Jeffrey Moore of Las Cruces, NM wrote a letter to the editor complaining about all the bikes on the streets! It’s been a while since I’ve covered the usual complaints, so let’s go over them again.
I realize the need for providing safe areas for walkers and bikers alike. The problem that I have with sharing the roads with bikers is that they pay no registration, they have no insurance and they never obey traffic laws.
Vehicle registration fees in New Mexico range from $25.50 to $60.50 per year. This probably barely covers the costs of running the vehicle registration system, and certainly doesn’t cover the costs of maintaining New Mexico’s roads.
Insurance is a requirement for motor vehicle operators because of the tremendous costs they put on the public. As in almost every state, though, the minimum liability requirements fall short of modern financial realities: New Mexico drivers are required to have only $10,000 coverage for property damage, for example.
Finally, cyclists hardly have a monopoly on law breaking behavior. If cyclists should be banned from the road for breaking traffic laws, the same should hold true for motor vehicle operators.
Each and every day without fail, I see bicyclists running stop signs, turning without looking at other traffic, going faster than me through school zones and driving at night with no vehicle lights.
Again, law breaking motorists are an everyday occurrence. I too see motorists committing each of the infractions Moore lists every single day and night: failure to stop, failure to yield in turns, speeding, and equipment violations. Cyclists should obey the law for their own protection, but when cyclists break the law, the most that usually happens are angry letters to the editor. When motorists commit these infractions, people die.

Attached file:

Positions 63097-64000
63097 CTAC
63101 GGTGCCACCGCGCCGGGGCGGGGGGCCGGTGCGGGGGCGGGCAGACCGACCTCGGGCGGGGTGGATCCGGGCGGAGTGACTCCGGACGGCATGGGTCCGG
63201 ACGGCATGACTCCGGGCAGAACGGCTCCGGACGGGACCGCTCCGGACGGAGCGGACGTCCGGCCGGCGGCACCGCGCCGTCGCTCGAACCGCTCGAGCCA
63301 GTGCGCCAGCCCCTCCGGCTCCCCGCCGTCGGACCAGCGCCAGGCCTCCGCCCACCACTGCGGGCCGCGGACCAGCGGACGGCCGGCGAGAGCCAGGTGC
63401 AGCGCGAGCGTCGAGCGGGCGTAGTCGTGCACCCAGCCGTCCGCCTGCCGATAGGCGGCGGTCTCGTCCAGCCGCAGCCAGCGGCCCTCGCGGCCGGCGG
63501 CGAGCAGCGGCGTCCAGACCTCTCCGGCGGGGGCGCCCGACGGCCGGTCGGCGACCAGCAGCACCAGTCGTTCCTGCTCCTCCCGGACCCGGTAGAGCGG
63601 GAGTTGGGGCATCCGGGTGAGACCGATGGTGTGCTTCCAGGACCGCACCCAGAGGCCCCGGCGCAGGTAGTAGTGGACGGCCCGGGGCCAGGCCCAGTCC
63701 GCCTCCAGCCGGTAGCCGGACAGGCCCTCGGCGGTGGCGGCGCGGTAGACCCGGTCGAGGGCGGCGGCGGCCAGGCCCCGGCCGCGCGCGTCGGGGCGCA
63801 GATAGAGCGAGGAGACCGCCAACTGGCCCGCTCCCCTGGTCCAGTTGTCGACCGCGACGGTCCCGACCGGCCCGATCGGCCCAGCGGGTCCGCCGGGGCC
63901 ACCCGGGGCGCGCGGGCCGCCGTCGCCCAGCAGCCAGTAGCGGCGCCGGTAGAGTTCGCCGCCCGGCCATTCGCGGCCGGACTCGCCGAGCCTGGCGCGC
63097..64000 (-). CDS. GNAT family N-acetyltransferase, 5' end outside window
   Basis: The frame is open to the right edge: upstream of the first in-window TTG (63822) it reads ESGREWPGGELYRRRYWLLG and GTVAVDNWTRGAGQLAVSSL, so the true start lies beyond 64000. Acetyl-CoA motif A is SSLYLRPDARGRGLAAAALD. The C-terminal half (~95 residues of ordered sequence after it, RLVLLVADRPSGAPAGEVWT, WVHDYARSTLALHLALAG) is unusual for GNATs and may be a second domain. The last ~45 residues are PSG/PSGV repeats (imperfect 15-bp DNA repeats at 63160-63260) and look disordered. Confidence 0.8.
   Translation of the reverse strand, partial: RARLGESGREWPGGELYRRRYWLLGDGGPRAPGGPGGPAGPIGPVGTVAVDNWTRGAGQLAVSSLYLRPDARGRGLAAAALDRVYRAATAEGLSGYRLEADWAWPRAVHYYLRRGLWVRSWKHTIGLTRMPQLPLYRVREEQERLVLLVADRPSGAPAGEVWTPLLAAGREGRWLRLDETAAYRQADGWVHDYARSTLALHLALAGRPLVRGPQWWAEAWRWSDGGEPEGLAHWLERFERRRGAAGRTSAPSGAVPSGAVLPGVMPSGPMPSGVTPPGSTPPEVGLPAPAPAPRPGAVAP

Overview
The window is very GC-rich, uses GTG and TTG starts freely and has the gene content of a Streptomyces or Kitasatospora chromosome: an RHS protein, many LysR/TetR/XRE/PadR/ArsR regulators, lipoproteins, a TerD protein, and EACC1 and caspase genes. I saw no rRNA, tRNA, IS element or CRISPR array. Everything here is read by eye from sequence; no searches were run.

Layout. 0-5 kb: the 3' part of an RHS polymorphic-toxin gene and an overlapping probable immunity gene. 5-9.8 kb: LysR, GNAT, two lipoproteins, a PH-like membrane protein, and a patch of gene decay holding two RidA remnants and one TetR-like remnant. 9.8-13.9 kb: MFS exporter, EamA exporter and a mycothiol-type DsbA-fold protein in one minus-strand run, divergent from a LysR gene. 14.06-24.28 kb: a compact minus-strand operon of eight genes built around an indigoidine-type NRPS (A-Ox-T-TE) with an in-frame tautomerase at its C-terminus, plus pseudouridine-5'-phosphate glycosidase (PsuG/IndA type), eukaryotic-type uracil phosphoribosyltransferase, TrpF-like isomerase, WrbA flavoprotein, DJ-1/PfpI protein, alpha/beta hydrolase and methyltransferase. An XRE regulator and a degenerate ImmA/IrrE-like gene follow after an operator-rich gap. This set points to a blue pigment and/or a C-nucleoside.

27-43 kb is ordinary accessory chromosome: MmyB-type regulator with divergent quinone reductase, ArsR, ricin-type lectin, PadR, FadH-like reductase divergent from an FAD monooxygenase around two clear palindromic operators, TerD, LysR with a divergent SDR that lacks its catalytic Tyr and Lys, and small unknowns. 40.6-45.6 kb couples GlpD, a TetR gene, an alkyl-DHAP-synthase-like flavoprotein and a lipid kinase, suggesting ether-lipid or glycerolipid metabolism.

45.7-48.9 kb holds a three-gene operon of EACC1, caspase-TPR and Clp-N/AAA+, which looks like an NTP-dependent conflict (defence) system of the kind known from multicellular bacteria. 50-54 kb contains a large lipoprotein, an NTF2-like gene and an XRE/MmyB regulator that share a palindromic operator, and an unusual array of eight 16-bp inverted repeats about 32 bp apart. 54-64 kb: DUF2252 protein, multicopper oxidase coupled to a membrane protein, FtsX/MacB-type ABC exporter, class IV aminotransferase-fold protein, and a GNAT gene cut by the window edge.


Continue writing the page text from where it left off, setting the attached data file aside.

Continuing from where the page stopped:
I hope that people wake up and realize that drivers are the main reason that roads were built and it should not be shared. Until bicyclists start paying their fair share of taxes, insurance and registration fees, they should not be allowed on public roads.
The fact is, cyclists generally pay more than their fair share for public road upkeep. In Las Cruces, a local gasoline tax contribute to 28% of the public works street department $800,000 operational budget — this pays for “pothole patching and repair; street sweeping, cleaning and debris removal; storm drain cleaning and maintenance; dirt street and alley cleaning, grading, watering, and maintenance; guard rail repair and maintenance.” Las Cruces’ $8 million capital projects street budget, on the other hand, is funded primarily through a city sales tax, which is paid regardless of your travel mode to the shop.
Mr Moore proposes that vehicle users pay for their fair share of their road use. Vehicle road damage is calculated by engineers by vehicle speed times axle weight to the fourth power. Let’s start with a 1 penny registration fee for a bicycle. A 5000 pound SUV travels at 3x the speed of a fast cyclist, and weighs 25 times as much as a cyclist and his bike. 25 to the 4th power = 390,625; multiplied by 3 = 1,171,875 pennies or $11,718.75.